The Revolution Comes to Chicago

Image of Viva Classical Revolution

Later this week, Chicago will host a revolution.

On November 12, 2006 – in a little place called Revolution Cafe in San Francicso – the organization Classical Revolution was founded. Since that time, that group has grown to over 30 chapters across the United States, Canada and Europe in pursuit of a singular mission – to bring live chamber music to neighborhoods and make it an open, accessible, and fun musical experience for the community.

This week represents a major step for this growing organization. From Friday through Sunday (April 27-29), chapter leaders and guest presenters from 16 Classical Revolution chapters will come together in Chicago for their first group conference. During the three-day event, these leaders will engage in seminar sessions, public performances, and youth outreach programs. The goal of this conference is to strategize on how to continue building solidarity among all Classical Revolution chapters and promote chamber music in existing and future markets.

Though classical music departments in colleges and conservatories have long avoided the concept of entrepreneurship, that avoidance factor is gradually diminishing. However, classical musicians in the world beyond training centers have long explored their options with a special focus on developing new audiences. Sometimes that means playing in new venues and other times it means taking a different approach to repertoire but, in all cases, it requires an entrepreneurial spirit to make it work.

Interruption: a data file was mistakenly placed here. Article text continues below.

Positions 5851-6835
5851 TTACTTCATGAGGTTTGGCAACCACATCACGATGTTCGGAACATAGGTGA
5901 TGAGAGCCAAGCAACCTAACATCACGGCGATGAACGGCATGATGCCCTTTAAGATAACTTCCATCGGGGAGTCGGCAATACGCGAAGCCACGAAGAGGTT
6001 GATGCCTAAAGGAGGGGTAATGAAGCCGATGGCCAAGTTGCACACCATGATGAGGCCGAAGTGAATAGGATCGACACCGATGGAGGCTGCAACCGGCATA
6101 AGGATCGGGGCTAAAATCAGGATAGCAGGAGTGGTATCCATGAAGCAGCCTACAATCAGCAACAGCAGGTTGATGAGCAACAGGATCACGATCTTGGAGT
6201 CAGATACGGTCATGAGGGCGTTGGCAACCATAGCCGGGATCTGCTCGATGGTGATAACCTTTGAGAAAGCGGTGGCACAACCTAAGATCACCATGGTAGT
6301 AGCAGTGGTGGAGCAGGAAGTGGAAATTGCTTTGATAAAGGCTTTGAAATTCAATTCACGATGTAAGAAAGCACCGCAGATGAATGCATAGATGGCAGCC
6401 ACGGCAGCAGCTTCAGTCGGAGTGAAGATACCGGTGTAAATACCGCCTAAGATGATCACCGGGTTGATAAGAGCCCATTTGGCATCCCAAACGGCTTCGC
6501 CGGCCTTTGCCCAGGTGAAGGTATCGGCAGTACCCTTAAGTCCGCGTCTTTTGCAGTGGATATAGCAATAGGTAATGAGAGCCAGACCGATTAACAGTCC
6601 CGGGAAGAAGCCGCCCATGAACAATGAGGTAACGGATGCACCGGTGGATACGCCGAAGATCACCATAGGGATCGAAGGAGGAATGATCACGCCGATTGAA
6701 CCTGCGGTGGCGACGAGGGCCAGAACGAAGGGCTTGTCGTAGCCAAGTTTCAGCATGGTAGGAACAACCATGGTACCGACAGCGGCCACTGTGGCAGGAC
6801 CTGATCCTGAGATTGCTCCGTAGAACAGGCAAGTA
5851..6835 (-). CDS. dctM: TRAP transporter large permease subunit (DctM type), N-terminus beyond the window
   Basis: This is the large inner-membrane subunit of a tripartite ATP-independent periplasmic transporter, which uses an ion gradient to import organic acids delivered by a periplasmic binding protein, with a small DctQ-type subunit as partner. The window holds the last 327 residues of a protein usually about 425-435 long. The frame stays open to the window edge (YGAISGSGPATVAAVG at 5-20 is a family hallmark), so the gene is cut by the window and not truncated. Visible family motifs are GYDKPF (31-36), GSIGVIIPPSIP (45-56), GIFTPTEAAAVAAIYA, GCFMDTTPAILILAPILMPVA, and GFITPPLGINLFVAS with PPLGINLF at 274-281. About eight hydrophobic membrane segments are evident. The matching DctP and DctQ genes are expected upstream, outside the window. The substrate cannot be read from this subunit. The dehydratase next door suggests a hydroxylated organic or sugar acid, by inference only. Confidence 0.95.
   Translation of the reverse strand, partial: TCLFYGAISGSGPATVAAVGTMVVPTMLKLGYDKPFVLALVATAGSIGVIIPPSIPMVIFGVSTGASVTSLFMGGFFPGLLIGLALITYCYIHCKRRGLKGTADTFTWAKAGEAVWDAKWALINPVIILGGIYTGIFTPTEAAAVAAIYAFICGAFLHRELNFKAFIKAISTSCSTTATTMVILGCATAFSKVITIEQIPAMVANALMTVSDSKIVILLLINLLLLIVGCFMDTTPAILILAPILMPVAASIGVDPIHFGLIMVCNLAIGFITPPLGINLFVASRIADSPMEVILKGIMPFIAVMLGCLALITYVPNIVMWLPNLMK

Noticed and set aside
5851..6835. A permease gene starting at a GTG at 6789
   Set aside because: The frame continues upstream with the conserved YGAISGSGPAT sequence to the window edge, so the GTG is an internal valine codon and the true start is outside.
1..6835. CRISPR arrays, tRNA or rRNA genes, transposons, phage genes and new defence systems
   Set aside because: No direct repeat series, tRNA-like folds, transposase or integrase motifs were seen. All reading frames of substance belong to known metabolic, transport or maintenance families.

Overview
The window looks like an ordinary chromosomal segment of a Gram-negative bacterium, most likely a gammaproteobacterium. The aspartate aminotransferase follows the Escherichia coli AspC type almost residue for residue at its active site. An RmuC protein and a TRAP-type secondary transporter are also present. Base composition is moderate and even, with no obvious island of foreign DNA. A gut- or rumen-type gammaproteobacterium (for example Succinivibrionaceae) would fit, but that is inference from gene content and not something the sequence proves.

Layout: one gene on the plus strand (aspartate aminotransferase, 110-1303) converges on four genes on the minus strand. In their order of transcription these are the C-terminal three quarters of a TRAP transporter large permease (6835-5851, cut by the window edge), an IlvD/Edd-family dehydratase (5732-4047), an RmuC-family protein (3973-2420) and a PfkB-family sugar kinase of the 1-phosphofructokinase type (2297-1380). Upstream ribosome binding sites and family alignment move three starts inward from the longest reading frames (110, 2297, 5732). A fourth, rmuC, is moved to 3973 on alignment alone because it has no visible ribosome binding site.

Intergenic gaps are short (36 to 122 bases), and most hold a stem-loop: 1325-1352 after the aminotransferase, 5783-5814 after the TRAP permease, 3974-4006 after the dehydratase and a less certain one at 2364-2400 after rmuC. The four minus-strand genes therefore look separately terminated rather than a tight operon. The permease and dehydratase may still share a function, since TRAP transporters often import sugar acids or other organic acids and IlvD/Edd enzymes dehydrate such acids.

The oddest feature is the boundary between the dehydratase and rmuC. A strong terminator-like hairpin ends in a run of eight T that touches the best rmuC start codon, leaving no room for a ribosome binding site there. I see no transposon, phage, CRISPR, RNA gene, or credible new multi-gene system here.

Though an entrepreneur is typically defined as someone who takes on the risks of starting a new business, entrepreneurship today often has an additional meaning of the creation of new approaches to business. For classical musicians, whose only business training tends to be limited to how to get an orchestra gig or how to write a grant for a nonprofit endeavor, the various meanings associated with entrepreneurship tend to not enter the picture.

However, that disconnection from the world beyond the academy is gradually being erased by the efforts of such teachers as Greg Sandow, who includes business topics in his class Classical Music In An Age of Pop and cites multiple music programs developing coursework in entrepreneurship in an article for The Julliard Journal Online…

…A recent piece in The Economist on classical musicians as entrepreneurs focused on performances in alternative environments. The examples include Classical Revolution’s “chamber music for the people” holding “casual concerts in bars and coffee shops.” Classical Revolution was founded in San Francisco and now boasts at least 35 chapters in the U.S. and Europe as well as an emerging record label and an international conference.

Read the full article for more on classical musician entrepreneurs.

For more information on Classical Revolution and the conference, visit their website.

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